When we think of the lighter weight classes, Brazil inevitably enters the conversation. With an extensive history that encompasses the martial arts of Brazilian jiu-jitsu and Muay Thai, it's no surprise that the combination of the two has produced some of the greatest fighters in the history of the sport. Current UFC light heavyweight champion Mauricio "Shogun" Rua and UFC featherweight champion Jose Aldo are two of the most prominent, but there are plenty of prospects in the making in Brazil hoping to earn their way into the UFC. At #5 on our list, Nova Uniao's Henrique Mello hopes that he can prove he's one of those future Octagon combatants.
Offensive Skills: Mello is your prototypical Brazilian mixed martial artist in that he brings a powerful striking game and solid Brazilian jiu-jitsu skill-set into the cage. While we've seen many Brazilians in the UFC who possess the Muay Thai skills to be devastating in the clinch, Mello isn't that type of fighter, which comes as somewhat of a surprise. He's rather sloppy in his technique, doesn't crush opponents in the clinch with frequency, and isn't a hasty master of the footwork game. But he makes up for that deficiency with knockout power, and it can be effective in limiting his opponent's gameplan.
He succeeds more often that not from a top control position after gaining takedowns, and his power is utilized in his ground and pound rather than the stand-up. He can deliver some very devastating shots from the top, and as an added bonus -- he can be pretty slick in moving to submissions from that dominant position.
Defensive Skills: His grappling acumen serves as his defense to opponents trying to control him from the top, and his power serves more as a deterrent to his opponents trying to counterstrike. This is somewhat problematic as it relies heavily on his offense working out without a back-up plan. But he does manage to find ways to win, and his toughness is probably his best asset when it comes to withstanding damage.
Progression & Learning Ability: Mello hasn't really branched out and added diversity to his skill-set. But that isn't to say he hasn't improved tremendously since his early days as a fighter. But I'm definitely down on the fact that his stand-up game looks rather sloppy, especially for a guy fighting out of Nova Uniao with fourteen fights under his belt.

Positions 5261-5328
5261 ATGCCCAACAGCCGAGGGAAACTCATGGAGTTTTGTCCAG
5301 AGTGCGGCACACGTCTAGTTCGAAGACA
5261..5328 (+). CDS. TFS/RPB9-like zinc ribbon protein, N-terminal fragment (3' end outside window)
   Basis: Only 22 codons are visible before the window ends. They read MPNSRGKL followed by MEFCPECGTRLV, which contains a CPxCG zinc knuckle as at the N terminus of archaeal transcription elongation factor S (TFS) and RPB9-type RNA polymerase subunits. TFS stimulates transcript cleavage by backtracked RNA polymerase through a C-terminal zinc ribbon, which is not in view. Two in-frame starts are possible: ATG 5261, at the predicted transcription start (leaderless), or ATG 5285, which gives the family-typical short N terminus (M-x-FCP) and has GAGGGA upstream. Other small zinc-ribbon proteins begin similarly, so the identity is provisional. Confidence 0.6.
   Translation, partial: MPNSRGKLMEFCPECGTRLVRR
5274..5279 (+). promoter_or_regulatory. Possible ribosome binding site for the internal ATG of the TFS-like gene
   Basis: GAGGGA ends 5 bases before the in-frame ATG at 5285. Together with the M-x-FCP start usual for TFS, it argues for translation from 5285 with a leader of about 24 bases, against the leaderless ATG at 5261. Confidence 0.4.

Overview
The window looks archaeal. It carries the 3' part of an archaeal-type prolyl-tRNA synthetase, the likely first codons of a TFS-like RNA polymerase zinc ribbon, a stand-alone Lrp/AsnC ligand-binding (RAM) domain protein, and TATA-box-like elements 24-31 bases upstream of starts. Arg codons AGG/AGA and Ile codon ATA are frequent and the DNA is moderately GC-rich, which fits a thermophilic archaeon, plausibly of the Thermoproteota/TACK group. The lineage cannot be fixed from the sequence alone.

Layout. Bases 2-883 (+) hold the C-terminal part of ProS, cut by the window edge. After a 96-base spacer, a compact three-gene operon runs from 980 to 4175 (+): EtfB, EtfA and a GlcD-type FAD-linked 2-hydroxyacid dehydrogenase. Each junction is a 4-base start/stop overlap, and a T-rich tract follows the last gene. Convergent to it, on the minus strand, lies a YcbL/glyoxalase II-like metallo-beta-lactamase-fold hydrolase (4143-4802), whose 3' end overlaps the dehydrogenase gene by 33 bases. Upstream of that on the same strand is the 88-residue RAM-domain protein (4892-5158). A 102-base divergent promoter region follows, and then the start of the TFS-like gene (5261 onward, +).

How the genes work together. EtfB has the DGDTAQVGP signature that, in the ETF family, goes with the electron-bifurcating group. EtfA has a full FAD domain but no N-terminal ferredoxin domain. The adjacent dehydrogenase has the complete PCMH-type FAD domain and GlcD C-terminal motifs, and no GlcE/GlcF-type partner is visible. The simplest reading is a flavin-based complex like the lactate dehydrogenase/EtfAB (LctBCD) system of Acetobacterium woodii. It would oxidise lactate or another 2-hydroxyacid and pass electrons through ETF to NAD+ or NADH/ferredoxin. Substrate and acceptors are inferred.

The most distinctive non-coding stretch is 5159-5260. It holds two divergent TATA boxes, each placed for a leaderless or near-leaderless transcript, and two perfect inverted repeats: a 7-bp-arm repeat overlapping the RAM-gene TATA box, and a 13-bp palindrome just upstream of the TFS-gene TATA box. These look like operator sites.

On the flip side, Mello is a guy who ran through Fury FC while he wasn't training, and he's not a full-time fighter. He still works a tree pruning job in Brazil, and his move to Nova Uniao can only make him exponentially better in the coming years. He also defeated his last opponent, Barros, with a blown knee, which is a testament to the toughness he possesses.
Environment: This is probably one of his biggest upsides as he does have the Nova Uniao team behind him, and it certainly shows in the support he has at many of his fights. The training partners he has at his disposal should give him the tools he needs to improve, but the only question is whether he actually will before making a step to a major promotion.
Potential: As you can probably gather, I'm not extremely high on Henrique Mello as a guy who can ever give upper echelon talent a run for their money. So, why rank him so highly on our list? It's hard to ignore the fact that Mello has defeated some of the best in Brazil. He knocked out Eduardo Pachu in only 1:09 and pulled off a decision victory over recent UFC signee Yuri Alcantara. He also happens to be in the midst of a eight-fight win streak, which is impressive even if the competition hasn't always been at the highest level.
Another thing to keep in mind is the fact that Mello had enjoyed success without heavy, heavy training in BJJ. Even in his days after the Alcantara fight during his run in Fury FC, he didn't have the Brazilian jiu-jitsu training that he does today with Nova Uniao. In fact, from the sounds of it -- he wasn't even training when he was tabbed for his stint in Fury FC, which makes his victories almost miraculous under the circumstances.
Our rankings will likely catch some heat because we aren't including a lot of guys that many people have followed who have impressive records. Records aren't everything, especially when blasting your way through regional competition in the middle of Iowa. The fact remains that Mello has proven he's tough enough to defeat top level competition in his own region, a region that is well-known to house future stars.
Against the wrestlers in North America, there is certainly a chance of a disappointing performance, but I think he has the chops to be a very difficult task for most mid-echelon talent. The only question is whether he can stay injury-free.
Henrique Mello vs. Aloisio "Dado" Barros
Henrique Mello Highlight
Daniel Santos vs. Henrique Mello